Medicare is a federally funded and managed health insurance program for people 65 or older, disabled individuals under the age of 65 and those with end stage renal disease. It is an entitlement program. To be entitled to participate one must have paid into the Social Security system a minimum number of quarters. Those eligible for Medicare may choose the health insurance plan or plans most appropriate for them.
MEDICARE PART A is hospital insurance. It covers inpatient care in hospitals, limited, temporary care in a skilled nursing facility, hospice care and limited home health services. Most people do not pay premiums for Part A because they paid Medicare taxes while working.
MEDICARE PART B is for outpatient care such as doctor’s services, durable medical equipment, emergency room services, diagnostic tests, treatment of medical conditions and preventative services. Most people pay $96.40 per month for Medicare Part B. Those with higher incomes may pay more. The 2009 Medicare Part B premium will not change from the 2008 amount.
Certain services require the patient to pay co-insurance of 20% of the Medicare approved amount. Other services may be subject to a deductible of $135 per year. Many people purchase “Medigap” insurance to cover the co-pay and deductible amounts.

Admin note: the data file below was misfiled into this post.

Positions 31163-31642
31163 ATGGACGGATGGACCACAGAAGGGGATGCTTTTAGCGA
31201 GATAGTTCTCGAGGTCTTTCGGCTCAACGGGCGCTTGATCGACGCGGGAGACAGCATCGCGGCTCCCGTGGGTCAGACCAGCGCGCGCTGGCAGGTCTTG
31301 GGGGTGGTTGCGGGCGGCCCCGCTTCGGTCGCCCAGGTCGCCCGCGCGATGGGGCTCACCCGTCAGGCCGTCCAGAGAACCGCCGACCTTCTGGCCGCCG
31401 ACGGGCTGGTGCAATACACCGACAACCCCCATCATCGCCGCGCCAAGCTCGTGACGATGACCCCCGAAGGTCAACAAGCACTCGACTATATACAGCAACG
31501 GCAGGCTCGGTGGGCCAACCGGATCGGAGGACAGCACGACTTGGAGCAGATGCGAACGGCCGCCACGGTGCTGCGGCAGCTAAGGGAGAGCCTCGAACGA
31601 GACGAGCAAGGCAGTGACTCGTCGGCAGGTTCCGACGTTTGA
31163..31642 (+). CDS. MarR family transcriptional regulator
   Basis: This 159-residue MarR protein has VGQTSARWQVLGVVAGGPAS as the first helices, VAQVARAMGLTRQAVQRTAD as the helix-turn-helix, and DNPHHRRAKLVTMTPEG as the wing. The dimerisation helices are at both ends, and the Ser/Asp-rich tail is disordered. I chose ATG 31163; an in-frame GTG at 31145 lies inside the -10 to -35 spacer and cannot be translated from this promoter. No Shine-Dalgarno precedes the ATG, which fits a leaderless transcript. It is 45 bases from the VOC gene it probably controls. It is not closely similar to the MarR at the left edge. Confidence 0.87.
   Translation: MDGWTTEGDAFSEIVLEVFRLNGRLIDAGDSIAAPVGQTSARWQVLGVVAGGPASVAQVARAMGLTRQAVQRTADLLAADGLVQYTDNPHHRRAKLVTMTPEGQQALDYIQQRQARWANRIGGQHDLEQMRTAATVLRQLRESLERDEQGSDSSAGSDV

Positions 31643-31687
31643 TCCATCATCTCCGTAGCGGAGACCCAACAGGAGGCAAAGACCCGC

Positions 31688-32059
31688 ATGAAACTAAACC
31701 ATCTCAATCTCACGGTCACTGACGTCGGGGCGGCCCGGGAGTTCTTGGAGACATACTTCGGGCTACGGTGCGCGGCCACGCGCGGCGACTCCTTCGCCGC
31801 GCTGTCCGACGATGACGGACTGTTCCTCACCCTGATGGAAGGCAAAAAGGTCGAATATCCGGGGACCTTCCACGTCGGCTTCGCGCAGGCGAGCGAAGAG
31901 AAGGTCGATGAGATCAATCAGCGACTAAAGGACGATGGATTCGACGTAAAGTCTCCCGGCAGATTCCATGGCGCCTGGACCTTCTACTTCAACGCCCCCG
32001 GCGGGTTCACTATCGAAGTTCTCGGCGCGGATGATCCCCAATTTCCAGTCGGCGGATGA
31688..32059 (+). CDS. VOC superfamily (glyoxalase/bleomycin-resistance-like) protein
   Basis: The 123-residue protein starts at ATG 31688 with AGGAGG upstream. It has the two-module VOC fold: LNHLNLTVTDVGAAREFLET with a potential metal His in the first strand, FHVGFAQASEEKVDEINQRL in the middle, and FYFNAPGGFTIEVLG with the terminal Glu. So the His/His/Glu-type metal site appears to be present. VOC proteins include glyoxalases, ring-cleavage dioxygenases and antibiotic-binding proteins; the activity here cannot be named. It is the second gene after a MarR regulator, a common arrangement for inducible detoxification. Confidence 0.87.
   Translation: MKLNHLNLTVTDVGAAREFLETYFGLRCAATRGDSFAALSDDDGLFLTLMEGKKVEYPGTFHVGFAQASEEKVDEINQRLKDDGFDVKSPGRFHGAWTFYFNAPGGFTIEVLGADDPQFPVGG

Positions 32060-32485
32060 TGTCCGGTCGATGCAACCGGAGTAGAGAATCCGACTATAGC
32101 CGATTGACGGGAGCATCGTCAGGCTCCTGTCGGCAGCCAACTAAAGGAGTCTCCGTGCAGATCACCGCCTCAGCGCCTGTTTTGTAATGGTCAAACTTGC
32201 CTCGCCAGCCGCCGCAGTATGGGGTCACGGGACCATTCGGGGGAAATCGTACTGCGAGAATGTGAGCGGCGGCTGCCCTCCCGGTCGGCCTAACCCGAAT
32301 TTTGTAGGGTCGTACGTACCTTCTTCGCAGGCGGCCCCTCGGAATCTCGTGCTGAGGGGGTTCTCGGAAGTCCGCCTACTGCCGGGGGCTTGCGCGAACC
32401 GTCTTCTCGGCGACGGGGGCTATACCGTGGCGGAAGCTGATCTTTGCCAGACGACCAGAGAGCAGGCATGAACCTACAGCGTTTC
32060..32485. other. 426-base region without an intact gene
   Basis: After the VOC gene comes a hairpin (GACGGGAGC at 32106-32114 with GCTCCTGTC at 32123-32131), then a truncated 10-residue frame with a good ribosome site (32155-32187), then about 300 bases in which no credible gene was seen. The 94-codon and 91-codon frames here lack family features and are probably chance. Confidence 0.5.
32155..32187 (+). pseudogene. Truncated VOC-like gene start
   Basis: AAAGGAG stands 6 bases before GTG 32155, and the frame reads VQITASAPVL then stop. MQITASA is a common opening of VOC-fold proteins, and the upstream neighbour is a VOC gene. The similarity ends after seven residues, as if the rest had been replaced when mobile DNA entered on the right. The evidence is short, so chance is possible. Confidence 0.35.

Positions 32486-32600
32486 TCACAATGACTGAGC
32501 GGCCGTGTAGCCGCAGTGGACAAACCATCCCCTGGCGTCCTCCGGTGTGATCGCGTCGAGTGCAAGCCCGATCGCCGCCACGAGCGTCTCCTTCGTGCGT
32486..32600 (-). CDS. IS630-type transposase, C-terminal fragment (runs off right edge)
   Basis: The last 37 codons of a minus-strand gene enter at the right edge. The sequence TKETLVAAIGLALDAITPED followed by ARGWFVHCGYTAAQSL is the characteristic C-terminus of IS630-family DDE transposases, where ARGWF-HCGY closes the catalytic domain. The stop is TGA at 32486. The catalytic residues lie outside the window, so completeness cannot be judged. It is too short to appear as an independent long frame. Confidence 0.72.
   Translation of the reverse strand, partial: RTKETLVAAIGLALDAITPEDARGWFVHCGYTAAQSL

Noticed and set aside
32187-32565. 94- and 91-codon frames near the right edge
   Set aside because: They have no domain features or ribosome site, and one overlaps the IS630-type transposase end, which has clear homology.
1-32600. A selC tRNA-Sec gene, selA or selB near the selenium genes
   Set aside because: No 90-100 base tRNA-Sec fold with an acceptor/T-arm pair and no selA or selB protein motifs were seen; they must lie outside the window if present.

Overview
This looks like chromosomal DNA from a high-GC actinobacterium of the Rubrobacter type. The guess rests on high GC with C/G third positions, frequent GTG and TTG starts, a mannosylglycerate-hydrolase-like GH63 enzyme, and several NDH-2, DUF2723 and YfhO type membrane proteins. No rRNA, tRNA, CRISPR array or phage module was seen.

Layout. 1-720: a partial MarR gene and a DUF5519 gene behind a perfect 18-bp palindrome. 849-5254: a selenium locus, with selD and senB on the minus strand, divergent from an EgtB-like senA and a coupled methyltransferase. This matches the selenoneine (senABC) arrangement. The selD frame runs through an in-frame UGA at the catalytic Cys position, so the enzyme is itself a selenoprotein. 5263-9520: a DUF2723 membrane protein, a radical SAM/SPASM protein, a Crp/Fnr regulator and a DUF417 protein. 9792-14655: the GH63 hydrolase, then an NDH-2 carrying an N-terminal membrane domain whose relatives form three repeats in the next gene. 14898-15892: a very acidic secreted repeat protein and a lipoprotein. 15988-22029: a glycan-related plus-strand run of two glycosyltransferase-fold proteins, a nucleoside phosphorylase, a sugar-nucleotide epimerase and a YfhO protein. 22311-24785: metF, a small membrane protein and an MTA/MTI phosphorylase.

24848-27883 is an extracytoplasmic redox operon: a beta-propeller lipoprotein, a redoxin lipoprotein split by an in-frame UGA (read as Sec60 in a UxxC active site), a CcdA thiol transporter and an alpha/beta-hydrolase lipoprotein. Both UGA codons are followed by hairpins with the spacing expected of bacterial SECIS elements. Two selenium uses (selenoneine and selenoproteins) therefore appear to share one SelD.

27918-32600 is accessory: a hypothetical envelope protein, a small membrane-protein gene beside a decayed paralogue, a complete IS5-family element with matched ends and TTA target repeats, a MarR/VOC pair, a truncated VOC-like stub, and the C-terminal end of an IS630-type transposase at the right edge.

MEDICARE PART C is the Medicare Advantage Plan. Private companies offer health plan options such as HMO’s and PPO’s that are approved by Medicare. These plans provide all services otherwise covered by Part A and Part B and may cover extra benefits such as vision, hearing, dental, wellness programs and prescription drugs.
Monthly Medicare premiums go to the private company. The plan may charge different premiums, co-payments and deductibles. These plans usually restrict coverage to a network of providers. Out of network costs are higher or not covered at all depending on the plan.
MEDICARE PART D is prescription drug insurance. Medicare drug plans are run by insurance companies and other private companies approved by Medicare. Each plan varies in cost and covered drugs. Although everyone with Medicare is eligible for Part D coverage, Medicare charges a late enrollment penalty to those who do not enroll when first eligible.
Most Medicare D plans have a coverage gap each year (referred to as a “donut hole”). During this gap, patients must pay all out of pocket costs for drugs. Once the gap has passed, the plan will pay 100% of costs. Beginning with each new calendar year, costs are again paid by the company subject to deductible and co-payment until the gap is again reached.
The Centers for Medicare and Medicaid Services provide an excellent annual handbook “Medicare & You”. Additional information is also available at www.medicare.gov or 1-800-MEDICARE (1-800-633-4247).